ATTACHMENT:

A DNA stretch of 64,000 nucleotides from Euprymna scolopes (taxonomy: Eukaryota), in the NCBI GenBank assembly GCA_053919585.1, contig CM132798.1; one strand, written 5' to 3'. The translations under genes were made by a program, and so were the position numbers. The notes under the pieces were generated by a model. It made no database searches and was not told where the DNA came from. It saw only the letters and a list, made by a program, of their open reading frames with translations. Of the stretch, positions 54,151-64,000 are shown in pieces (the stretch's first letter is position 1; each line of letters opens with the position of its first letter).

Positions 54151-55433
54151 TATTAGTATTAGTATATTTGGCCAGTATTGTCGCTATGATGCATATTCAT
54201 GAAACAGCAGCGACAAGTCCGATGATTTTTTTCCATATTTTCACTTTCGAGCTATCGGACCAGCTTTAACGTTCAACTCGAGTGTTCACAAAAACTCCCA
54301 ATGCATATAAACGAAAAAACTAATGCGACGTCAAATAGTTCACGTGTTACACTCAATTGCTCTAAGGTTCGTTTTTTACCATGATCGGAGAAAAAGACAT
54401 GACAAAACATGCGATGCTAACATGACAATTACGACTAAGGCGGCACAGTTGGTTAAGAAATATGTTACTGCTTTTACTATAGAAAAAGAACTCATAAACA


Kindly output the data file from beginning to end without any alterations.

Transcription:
A DNA stretch of 64,000 nucleotides from Euprymna scolopes (taxonomy: Eukaryota), in the NCBI GenBank assembly GCA_053919585.1, contig CM132798.1; one strand, written 5' to 3'. The translations under genes were made by a program, and so were the position numbers. The notes under the pieces were generated by a model. It made no database searches and was not told where the DNA came from. It saw only the letters and a list, made by a program, of their open reading frames with translations. Of the stretch, positions 54,151-64,000 are shown in pieces (the stretch's first letter is position 1; each line of letters opens with the position of its first letter).

Positions 54151-55433
54151 TATTAGTATTAGTATATTTGGCCAGTATTGTCGCTATGATGCATATTCAT
54201 GAAACAGCAGCGACAAGTCCGATGATTTTTTTCCATATTTTCACTTTCGAGCTATCGGACCAGCTTTAACGTTCAACTCGAGTGTTCACAAAAACTCCCA
54301 ATGCATATAAACGAAAAAACTAATGCGACGTCAAATAGTTCACGTGTTACACTCAATTGCTCTAAGGTTCGTTTTTTACCATGATCGGAGAAAAAGACAT
54401 GACAAAACATGCGATGCTAACATGACAATTACGACTAAGGCGGCACAGTTGGTTAAGAAATATGTTACTGCTTTTACTATAGAAAAAGAACTCATAAACA